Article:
It really depends how far the situation has gone, are as already involved? Are they looking at placing the child? If so you can register your interest in caring for him regardless of the fact you are not related but they would take his father's opinion into consideration, you need to look very carefully into what you are offering and on what terms, this child is going to need stability and although he may have no issues now the upheaval may cause some, the death of his mother will obviously have been traumatic for him too the poor child will be very confused and insecure, I'm not trying to put you off if it is in the child's best interests to be removed from his father's care ( and that is for ss to decide) just I have been there, took on a child who I was assured would have no issues as they were too young to know anything and young enough to bond and settle with us ( and already was close to us from birth) but turned out to have reactive attachment disorder due to what they'd been through and ss refused to acknowledge this despite CAMHS psychologist diagnosis, this has resulted in years of trauma for all the family and at times nearly broke us. The child will suffer the most if this happens so you really need to be informed about exactly what you are offering.

Mombie2016 Thu 20-Apr-17 10:29:09


And how do you suggest the child's mother regains custody when she's dead confused Read posts properly ffs.

SS are your first port of call.

AntigoneJones Thu 20-Apr-17 10:29:56

I am not being pedantic, but it is not 'custody' and has not been called that for a long time. The child is not a criminal.
If you are going to be talking about this to people, please do not use this word.

HallowedMimic Thu 20-Apr-17 10:31:02

The child's mother has died. I'd imagine taking him from his father would cause lifelong issues.

I know you are thinking you can offer him a 'better life' but I think you are underestimating the primal bond he has with his father, and the dangers of breaking it.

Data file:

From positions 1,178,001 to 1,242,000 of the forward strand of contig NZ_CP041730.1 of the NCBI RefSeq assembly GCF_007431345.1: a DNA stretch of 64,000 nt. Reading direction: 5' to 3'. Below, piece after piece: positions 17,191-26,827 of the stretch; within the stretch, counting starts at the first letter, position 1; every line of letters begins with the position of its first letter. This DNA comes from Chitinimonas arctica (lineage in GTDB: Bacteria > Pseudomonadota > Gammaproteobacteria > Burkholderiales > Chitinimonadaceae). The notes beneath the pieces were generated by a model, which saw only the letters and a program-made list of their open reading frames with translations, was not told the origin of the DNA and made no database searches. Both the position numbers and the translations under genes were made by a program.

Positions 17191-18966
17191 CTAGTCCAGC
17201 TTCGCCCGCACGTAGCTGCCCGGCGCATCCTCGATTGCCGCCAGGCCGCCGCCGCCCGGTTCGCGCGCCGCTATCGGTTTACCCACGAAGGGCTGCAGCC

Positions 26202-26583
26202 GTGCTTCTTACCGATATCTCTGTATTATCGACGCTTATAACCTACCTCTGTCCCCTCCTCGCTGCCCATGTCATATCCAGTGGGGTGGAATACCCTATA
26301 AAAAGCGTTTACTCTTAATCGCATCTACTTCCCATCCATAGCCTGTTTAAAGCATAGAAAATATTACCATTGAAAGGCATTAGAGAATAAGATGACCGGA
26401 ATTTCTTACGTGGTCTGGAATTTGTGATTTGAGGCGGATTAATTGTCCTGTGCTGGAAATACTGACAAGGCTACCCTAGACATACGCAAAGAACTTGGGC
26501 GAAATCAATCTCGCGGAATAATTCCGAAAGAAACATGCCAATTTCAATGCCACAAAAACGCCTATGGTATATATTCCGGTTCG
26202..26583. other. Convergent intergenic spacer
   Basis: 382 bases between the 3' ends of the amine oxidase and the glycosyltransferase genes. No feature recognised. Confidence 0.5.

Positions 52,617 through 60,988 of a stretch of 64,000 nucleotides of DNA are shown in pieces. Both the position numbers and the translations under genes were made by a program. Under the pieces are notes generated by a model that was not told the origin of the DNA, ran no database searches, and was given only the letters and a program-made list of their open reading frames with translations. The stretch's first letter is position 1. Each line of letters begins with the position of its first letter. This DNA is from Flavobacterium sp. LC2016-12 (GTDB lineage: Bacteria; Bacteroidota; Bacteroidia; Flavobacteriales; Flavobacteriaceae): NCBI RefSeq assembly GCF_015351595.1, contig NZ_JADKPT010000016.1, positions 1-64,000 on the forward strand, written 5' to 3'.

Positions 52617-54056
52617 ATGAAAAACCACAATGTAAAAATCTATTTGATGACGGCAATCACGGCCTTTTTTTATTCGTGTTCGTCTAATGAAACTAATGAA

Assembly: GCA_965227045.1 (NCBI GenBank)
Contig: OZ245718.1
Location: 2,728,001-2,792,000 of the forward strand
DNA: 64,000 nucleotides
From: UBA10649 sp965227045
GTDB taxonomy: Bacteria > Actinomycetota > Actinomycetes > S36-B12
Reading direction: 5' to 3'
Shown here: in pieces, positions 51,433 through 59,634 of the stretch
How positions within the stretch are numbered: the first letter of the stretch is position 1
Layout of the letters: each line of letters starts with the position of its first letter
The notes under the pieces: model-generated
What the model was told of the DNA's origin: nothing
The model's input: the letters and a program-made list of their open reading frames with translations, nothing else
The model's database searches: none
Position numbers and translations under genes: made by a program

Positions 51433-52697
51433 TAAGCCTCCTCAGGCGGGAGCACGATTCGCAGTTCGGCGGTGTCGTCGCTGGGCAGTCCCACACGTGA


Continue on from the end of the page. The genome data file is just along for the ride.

Even children subject to horrific neglect suffer great trauma through being parted from their parents.

At 6, the child will feel that he has been forcibly separated from someone to whom he is so strongly bonded, that they hardly feel like separate people.

Every relationship he forms later in life is likely to be tainted by that fear of forcible separation, and a mistrust of others who are seen as possible facilitators.

If at all possible, watch over him from outside of the family, but try to keep him in his home, with his father.

If SS were certain you remove him, you'd maybe be better than a stranger, but even that isn't certain. And the child will probably reappear on his father's doorstep as soon as he has any autonomy.

BackInBlack78 Thu 20-Apr-17 10:31:56

I love the child as if he was my own, I already have contact with him although the relationship with his father and me is strained - we're civil for the sake of the boy.

I take him out for days out and am currently visiting him at his grandma's house. Dave was drinking until 7am this morning which is standard behaviour whether him is there or not. I don't understand how he can drink himself into oblivion when he has a child in his care angry

BackInBlack78 Thu 20-Apr-17 10:33:47

AntigoneJones I'm not sure of terminology, this is all new to me

Mombie2016 Thu 20-Apr-17 10:34:06